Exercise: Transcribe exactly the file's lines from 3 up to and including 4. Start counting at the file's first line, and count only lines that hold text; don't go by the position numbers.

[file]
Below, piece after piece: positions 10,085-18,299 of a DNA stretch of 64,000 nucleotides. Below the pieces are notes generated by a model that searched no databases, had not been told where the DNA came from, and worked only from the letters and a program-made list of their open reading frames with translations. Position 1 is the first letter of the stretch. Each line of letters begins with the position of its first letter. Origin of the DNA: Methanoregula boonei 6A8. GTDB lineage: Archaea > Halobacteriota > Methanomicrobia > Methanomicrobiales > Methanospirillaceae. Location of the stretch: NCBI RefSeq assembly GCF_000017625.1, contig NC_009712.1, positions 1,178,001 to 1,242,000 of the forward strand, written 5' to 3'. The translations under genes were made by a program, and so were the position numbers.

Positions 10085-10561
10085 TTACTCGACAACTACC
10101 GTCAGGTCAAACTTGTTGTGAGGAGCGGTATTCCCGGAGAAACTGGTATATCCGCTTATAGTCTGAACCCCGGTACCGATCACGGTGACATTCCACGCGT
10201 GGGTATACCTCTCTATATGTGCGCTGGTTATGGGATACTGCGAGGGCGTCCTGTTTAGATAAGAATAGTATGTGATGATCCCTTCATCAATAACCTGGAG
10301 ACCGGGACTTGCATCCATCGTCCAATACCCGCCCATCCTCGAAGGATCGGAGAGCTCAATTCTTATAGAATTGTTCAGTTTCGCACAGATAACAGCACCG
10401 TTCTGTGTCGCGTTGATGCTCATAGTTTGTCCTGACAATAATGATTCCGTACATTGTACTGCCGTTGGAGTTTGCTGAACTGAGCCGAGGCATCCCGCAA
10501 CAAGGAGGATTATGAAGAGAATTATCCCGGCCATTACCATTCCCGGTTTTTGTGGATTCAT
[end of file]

10085 TTACTCGACAACTACC
10101 GTCAGGTCAAACTTGTTGTGAGGAGCGGTATTCCCGGAGAAACTGGTATATCCGCTTATAGTCTGAACCCCGGTACCGATCACGGTGACATTCCACGCGT